The historic Richmond, Virginia region offers interactive, immersive experiences that bring history out of the textbook and into real life. Your students can learn first-hand what it was like to be a servant, to vote during the Revolution, to fight and heal soldiers in the Civil War, to live during the Holocaust, to experience modern sciences and much more. As a bonus, Richmond is near other historical cities, including Williamsburg and Jamestown, so it can easily be a part of any all-inclusive U.S. history-focused student group itinerary.
1500s: What was it like as a servant?
Agecroft Hall, originally built in Lancashire, England, is a 15th-century, Tudor-style home that was dismantled and rebuilt on the banks of Virginia’s James River in 1925. Learn what life was like as an indentured servant as your students spend the day signing their indenture contracts and performing assigned duties.
1600s: See where Pocahontas lived
Experience colonial life at the second successful English settlement in the New World: Henricus. The 1611 Citie of Henricus awaits at Henricus Historical Park. While visiting Henricus, home to Pocahontas and her husband John Rolfe, your students can role play as indentured servants in the Colony of Virginia performing military drills, tending to the crops and animals and bartering for goods with American Indians.
In Falling Creek, see the site of the 1619-1622 first iron blast furnace in the New World, foreshadowing the nation’s industrial success in years to come. Unfortunately, wartime events caused the water-powered industry to be lost in history only to re-emerge in the late 20th and early 21st centuries as a signature site.
In 1619, enslaved Africans began to arrive in the New World. Your students can trace the first footsteps of those enslaved along the Richmond Slave Trail. Chronicling the history of trade until 1775, the trail is a memorial to those who walked this route. It begins at Manchester Docks, a major port in the down river slave trade, and follows a route through the slave markets of Richmond. The Elegba Folklore Society offers a guided, torch-lit, evening walking tour.
1700s: Brace yourselves for the Revolution
When your group experiences 1775, unrest is stirring in the Colonies. Attend a meeting at the historic St. John’s Church to discuss the tyranny of England. Relive the Second Virginia Convention where Thomas Jefferson, George Washington and more of our nation’s Founding Fathers are gathered. Engage in arguments of oppression and hear Patrick Henry passionately argue for colonists’ rights. Witness his final plea of “give me liberty or give me death!” Then, cast your votes and prepare for a Revolution.
The foundation of the U.S. government is formed as America breaks free from England. The Virginia State Capitol, designed by Thomas Jefferson in 1788, is the first building of its kind in America and the second oldest working capitol in the United States. Your student group can learn the history of the legislative process and how a bill becomes a law today.
1800s: Prepare for battle
The American Civil War Center tells the Civil War story like never before. Students enjoy studying the causes, courses and legacies from three interwoven perspectives: Union, Confederate and African-American.
Chimborazo Medical Museum sits on the site of the Civil War’s famous Chimborazo Hospital, where between 1861 and 1865, more than 75,000 Confederate soldiers received treatment. Discover what treatments were used and compare them to modern-day medical technology.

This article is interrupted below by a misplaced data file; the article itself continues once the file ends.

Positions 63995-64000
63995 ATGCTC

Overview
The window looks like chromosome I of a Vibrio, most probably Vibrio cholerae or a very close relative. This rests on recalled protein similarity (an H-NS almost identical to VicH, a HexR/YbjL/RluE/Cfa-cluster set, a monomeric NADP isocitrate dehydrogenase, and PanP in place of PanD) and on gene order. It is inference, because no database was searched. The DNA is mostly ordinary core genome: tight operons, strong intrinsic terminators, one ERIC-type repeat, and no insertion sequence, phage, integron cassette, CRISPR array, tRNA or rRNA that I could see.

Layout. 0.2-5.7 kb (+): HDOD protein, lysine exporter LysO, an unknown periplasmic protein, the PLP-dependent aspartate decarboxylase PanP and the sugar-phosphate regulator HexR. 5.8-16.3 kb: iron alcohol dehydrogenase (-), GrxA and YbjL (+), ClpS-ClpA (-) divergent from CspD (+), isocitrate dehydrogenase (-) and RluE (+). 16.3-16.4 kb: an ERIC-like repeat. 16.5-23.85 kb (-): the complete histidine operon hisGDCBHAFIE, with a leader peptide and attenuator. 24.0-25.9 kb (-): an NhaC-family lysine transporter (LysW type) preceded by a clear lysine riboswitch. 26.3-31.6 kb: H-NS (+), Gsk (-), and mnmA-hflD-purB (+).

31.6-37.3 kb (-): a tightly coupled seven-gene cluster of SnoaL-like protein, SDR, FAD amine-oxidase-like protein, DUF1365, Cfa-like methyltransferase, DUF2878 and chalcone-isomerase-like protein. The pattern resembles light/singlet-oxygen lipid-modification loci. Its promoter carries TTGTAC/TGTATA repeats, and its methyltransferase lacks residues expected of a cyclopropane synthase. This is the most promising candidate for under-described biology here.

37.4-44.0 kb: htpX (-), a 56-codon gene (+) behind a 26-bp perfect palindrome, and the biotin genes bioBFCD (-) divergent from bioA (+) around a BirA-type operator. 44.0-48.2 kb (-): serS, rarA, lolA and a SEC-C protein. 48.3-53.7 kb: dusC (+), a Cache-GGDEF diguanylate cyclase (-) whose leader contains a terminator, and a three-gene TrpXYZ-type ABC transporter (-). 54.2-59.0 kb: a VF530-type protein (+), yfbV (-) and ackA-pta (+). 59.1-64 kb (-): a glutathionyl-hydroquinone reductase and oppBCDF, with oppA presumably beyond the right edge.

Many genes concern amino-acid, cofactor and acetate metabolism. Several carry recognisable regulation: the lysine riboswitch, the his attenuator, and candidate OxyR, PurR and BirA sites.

If your group is interested in Civil War reenactments and visitors centers, visit any of Richmond’s historic battle sites, including Gaines’ Mill Battlefield, Beaver Dam Creek Battlefield, Cold Harbor Battlefield, Glendale/Malvern Hill Battlefields, Fort Stevens and Ware Bottom Battlefield.
1900s: Advances in science
Your group can travel throughout the area via the historic Amtrak Main Street Station. Originally opened in 1901, Main Street Station was closed in 1975 due to a decline in passenger rail service. The historic reopening of Main Street Station in 2003 marked the culmination of years of renovation to this 102-year-old landmark and the return of passenger train service to downtown Richmond.
In 1945, World War II has finally ended. At the Virginia Holocaust Museum, learn about the lives of Holocaust survivors through their stories of the Kovno Ghetto and Dachau concentration camp. Hands-on exhibits and a comprehensive research center elicit hope and reflection. Kosher lunches are available.
Travel into the new millennium and learn about the evolution of modern science at the Science Museum of Virginia. Participate in hands-on and interactive activities, demonstrations and exhibits, from aerospace and biology to physical science and geology. Watch educational films in the Ethyl IMAX Dome & Planetarium.
Today: Added Adventure
Set aside some time for modern-day fun with twists and turns at Kings Dominion, featuring one of the largest roller coaster collections on the East Coast. Or, try Treetop Zoofari at Metro Richmond’s Zoo. The tree-to-tree outdoor adventure allows your students to experience nature like never before, high in the forest canopy. The park offers exercise, fun, adventure, challenges and team-building as you travel through varying degrees of thrilling obstacles. The Junior Explorer course is available for younger students or those afraid of heights. Another popular adventure is rafting on the James River, from leisurely floats to whitewater rides.
Now more than ever, students crave hands-on learning; they don’t want to simply listen to a history lecture. Richmond provides an ideal platform for your students to take what they’ve learned in the classroom and experience it in real life. Click on the Instant Info box below to request more information and visit Richmond Region Tourism’s website.